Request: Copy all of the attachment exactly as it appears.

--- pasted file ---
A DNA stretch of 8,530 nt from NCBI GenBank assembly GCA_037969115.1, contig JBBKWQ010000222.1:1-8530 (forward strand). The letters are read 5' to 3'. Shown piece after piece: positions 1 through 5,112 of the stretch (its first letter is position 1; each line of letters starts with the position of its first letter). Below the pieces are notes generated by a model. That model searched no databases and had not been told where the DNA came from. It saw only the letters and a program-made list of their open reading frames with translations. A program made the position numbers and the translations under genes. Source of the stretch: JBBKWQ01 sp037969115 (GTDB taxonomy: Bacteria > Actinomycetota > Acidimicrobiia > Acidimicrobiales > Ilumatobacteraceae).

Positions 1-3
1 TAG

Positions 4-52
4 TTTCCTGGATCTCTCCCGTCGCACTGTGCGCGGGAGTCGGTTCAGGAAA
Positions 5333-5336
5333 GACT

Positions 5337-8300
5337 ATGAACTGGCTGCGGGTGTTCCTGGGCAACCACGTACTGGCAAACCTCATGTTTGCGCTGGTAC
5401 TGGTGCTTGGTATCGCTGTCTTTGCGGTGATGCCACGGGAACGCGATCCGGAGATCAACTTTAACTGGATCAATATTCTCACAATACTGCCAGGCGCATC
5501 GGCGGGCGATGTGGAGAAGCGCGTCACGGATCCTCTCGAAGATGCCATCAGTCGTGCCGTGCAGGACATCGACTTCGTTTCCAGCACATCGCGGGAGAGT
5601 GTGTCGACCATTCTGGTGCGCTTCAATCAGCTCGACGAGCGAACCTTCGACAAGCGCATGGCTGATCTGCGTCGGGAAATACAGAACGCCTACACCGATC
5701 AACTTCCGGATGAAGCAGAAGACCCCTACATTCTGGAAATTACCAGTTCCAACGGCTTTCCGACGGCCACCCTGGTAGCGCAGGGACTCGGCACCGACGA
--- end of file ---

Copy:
A DNA stretch of 8,530 nt from NCBI GenBank assembly GCA_037969115.1, contig JBBKWQ010000222.1:1-8530 (forward strand). The letters are read 5' to 3'. Shown piece after piece: positions 1 through 5,112 of the stretch (its first letter is position 1; each line of letters starts with the position of its first letter). Below the pieces are notes generated by a model. That model searched no databases and had not been told where the DNA came from. It saw only the letters and a program-made list of their open reading frames with translations. A program made the position numbers and the translations under genes. Source of the stretch: JBBKWQ01 sp037969115 (GTDB taxonomy: Bacteria > Actinomycetota > Acidimicrobiia > Acidimicrobiales > Ilumatobacteraceae).

Positions 1-3
1 TAG

Positions 4-52
4 TTTCCTGGATCTCTCCCGTCGCACTGTGCGCGGGAGTCGGTTCAGGAAA
Positions 5333-5336
5333 GACT

Positions 5337-8300
5337 ATGAACTGGCTGCGGGTGTTCCTGGGCAACCACGTACTGGCAAACCTCATGTTTGCGCTGGTAC
5401 TGGTGCTTGGTATCGCTGTCTTTGCGGTGATGCCACGGGAACGCGATCCGGAGATCAACTTTAACTGGATCAATATTCTCACAATACTGCCAGGCGCATC
5501 GGCGGGCGATGTGGAGAAGCGCGTCACGGATCCTCTCGAAGATGCCATCAGTCGTGCCGTGCAGGACATCGACTTCGTTTCCAGCACATCGCGGGAGAGT
5601 GTGTCGACCATTCTGGTGCGCTTCAATCAGCTCGACGAGCGAACCTTCGACAAGCGCATGGCTGATCTGCGTCGGGAAATACAGAACGCCTACACCGATC
5701 AACTTCCGGATGAAGCAGAAGACCCCTACATTCTGGAAATTACCAGTTCCAACGGCTTTCCGACGGCCACCCTGGTAGCGCAGGGACTCGGCACCGACGA